A local woman says that she is “creeped out” by two men who came to her door, and she wants to warn other Green Lake residents, particularly mothers, to be on the lookout for them.
Randi says that two Asian-American men in their 20s knocked on the door of her Green Lake home yesterday (Wednesday, June 29, 2011). They said they were “from Southwestern University” and that they wanted to talk to moms with babies in the neighborhood.
“The first time they came, I did not open the door,” Randi says. The men returned in the evening and this time Randi did speak with them. “We were very adamant that we wanted them to leave,” she says. However, the men stayed, asking for a map and claiming that they were meeting with moms in the area.
“We finally slammed the door closed,” Randi reports. “They left our yard running quickly to their car and tore out of our neighborhood like bats out of hell.” She describes their car as an older wine-colored Honda Accord.
Randi shared details of the incident with the Green Lake Moms yahoo group yesterday. She says that several other moms reported similar encounters with men matching the description she gave. In some reports, the men said that they were selling children’s magazines and then aggressively tried to talk their way inside the women’s homes. One mom says that the men asked who else in the neighborhood has children.
Randi says that reports have been filed with the Seattle Police Department, and that SPD has asked that they be notified immediately if a similar incident happens again.
The best way to reach police during or immediately following a suspicious incident is to call 911. To report an incident that is not in progress, call (206) 625-5011 and select 8 from the menu.
Update, 5:20 p.m.:
Trey Campbell, Director of Communications for Southwestern publishing company, provided the following statement to us:
To clear up any misunderstanding: There is a student from UC-Berkeley, Yu-Yang Jeff Hsieh, who is participating in a summer internship program through Southwestern, a direct selling and publishing company based in Nashville, TN (www.southwesterninternship.com).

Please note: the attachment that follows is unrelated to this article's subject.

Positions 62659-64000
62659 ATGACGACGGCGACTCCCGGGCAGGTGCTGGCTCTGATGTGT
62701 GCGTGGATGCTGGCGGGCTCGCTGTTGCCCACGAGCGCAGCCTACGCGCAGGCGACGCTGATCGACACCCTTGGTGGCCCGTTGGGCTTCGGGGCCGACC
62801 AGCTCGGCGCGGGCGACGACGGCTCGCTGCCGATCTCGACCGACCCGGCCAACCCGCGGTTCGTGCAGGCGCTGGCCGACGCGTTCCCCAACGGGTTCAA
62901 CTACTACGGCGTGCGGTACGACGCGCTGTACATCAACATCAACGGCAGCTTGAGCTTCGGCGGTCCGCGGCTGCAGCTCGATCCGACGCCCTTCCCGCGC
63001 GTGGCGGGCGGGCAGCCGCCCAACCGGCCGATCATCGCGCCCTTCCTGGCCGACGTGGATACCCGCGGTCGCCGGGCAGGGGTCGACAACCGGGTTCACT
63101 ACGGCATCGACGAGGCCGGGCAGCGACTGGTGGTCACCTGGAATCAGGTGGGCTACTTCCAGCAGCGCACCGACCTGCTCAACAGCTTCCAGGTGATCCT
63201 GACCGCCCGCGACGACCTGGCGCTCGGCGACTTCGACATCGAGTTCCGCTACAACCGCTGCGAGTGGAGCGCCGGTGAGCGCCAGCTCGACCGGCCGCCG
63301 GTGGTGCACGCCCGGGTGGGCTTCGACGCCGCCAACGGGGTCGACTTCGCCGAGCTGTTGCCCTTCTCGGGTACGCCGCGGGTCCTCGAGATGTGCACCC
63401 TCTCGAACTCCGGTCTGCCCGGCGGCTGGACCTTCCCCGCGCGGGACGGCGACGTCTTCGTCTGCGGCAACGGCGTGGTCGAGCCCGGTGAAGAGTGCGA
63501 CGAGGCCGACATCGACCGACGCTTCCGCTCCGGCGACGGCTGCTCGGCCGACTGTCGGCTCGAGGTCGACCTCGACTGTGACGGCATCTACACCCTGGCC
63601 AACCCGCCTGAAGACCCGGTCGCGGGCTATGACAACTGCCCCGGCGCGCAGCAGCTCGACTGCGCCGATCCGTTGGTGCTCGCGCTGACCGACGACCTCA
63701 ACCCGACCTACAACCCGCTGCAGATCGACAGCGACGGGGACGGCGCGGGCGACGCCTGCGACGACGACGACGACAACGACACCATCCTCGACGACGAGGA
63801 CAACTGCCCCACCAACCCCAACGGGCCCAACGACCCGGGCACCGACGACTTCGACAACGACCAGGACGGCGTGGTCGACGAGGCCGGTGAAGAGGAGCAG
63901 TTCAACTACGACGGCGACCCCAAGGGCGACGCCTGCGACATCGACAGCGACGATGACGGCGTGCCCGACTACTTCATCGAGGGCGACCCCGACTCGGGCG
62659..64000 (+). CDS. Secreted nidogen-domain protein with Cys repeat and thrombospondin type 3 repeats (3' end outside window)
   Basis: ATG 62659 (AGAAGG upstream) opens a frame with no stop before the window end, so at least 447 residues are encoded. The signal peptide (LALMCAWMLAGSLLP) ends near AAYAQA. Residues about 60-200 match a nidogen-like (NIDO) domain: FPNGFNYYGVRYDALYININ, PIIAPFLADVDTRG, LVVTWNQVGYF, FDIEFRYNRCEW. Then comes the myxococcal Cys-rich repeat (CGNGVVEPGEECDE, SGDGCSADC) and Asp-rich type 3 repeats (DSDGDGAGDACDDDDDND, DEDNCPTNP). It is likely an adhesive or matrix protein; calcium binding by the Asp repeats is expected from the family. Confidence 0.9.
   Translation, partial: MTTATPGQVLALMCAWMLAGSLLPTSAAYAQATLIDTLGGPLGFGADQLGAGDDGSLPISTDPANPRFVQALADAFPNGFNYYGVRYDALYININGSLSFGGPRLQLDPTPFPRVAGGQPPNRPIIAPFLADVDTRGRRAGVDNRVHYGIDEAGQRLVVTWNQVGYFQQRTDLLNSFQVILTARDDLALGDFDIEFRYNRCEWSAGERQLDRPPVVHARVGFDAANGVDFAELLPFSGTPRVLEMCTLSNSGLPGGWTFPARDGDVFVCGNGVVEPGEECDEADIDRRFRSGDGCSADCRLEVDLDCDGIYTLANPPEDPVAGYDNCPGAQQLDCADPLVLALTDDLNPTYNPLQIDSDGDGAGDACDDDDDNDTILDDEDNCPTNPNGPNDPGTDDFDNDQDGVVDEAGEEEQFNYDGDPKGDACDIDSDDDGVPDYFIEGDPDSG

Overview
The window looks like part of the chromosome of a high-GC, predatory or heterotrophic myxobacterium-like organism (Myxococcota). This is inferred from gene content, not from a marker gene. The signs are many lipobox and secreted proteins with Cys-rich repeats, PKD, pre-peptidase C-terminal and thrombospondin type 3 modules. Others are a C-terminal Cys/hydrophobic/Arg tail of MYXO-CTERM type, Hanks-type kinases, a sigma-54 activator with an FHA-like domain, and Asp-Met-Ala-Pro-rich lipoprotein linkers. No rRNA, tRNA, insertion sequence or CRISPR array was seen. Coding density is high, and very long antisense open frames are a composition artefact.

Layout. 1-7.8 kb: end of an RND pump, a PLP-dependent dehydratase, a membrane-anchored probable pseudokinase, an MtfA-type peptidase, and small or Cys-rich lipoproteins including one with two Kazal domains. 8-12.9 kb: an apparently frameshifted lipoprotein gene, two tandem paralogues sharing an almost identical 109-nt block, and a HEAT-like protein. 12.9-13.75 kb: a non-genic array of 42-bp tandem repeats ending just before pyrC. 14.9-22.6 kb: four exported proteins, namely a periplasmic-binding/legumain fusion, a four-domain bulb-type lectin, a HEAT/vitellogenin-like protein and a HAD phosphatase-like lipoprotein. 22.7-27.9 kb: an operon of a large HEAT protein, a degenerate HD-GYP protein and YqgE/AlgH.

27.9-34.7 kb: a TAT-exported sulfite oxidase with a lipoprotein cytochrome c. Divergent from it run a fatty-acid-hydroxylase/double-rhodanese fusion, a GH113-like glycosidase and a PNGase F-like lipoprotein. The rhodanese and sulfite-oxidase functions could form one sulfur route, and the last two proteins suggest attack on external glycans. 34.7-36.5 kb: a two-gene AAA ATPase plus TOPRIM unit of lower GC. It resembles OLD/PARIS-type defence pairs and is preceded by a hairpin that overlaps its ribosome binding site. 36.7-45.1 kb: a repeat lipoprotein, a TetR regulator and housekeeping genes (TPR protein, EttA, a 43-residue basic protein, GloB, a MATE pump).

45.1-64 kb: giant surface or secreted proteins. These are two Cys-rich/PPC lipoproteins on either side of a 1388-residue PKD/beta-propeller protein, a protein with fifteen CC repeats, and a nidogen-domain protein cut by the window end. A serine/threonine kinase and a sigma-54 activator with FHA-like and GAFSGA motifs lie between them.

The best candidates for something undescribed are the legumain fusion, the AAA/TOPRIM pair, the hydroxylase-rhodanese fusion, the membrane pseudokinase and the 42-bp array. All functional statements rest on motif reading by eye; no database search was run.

Jeff, who is from Santa Rosa, CA, is living with a host family in Seattle for the summer while running his own business selling Southwestern’s educational products to families to offset his educational expenses. Jeff is currently in his third summer to participate and does have a valid dealer agreement with Southwestern.
I believe this issue to be a miscommunication, as Jeff has only represented himself as a college student from UC-Berkeley. It seems someone may have misheard or got confused and thought he said “Southwestern University.” As an experienced student dealer, Jeff was training another participant in the summer sales program. He typically works independently generating a customer base through cold calls and referrals. In selling educational materials, the student dealers, in the interest of not wasting anyone’s time, strive to demonstrate their products to families who may have an interest rather than homeowners who do not have children. Jeff does not sell magazines subscriptions at all, this information is incorrect and, again… may not have been heard correctly, especially if he was not provided an opportunity to speak or share what he was doing – per the sales presentation Southwestern provides the student dealers.
During the evening hours, students typically make call backs to homes they had been referred to but not caught anyone at during the daytime. They are very polite and have had many hours of training. In fact, Jeff has attended over 300 hours of training in his three summers.
The students are issued a double-sided photo ID badge complete with contact information about Southwestern. Jeff wears this badge with a lanyard that has the Southwestern customer website on it.
Southwestern is the nation’s oldest direct selling company (since 1855) and has had the student program since 1868. Student from all over the world participate including those from Washington colleges and universities who are welcomed in other states.
Southwestern works with consumers, law makers and organizations around the country to educate about door-to-door safety and consumer protection. The company is also a charter member of the Better Business Bureau of Middle Tennessee (since 1961) and maintains an A+ rating. As well, in his three summers, Jeff has never had a complaint issued to our company about him.
It’s important to remember there are legitimate individuals and companies who use the direct selling business model of door-to-door to reach consumers and provide a service. It is unfortunate this particular method of sales has become scrutinized over the years because of the actions of a few. Always be aware and protect yourself from being the victim of a scam.
Here are a few tips to make sure you stay safe when someone approaches you at your home:
- Listen to what they are saying so you understand the situation
- Ask to see identification
- Ask to see a solicitation permit (if required)
- Do not allow in your home if you feel uncomfortable
- Do not feel pressured into purchasing
- The sales person should have a sample or literature to fully explain
- Check the company to make sure they are legitimate
- Call the police if you feel threatened
More tips and articles can be found at www.southwesterndifference.com.
June 10, 2011 — Terrie Johnston, Seattle Police Department Crime Prevention Coordinator, shared advice about what to do when a solicitor knocks on your door.
June 4, 2011 — We reported on a suspicious man going door-to-door in Green Lake who claimed to work for Comcast.
May 25, 2011 — We reported on a man claiming to need a locksmith who was making the rounds in Green Lake.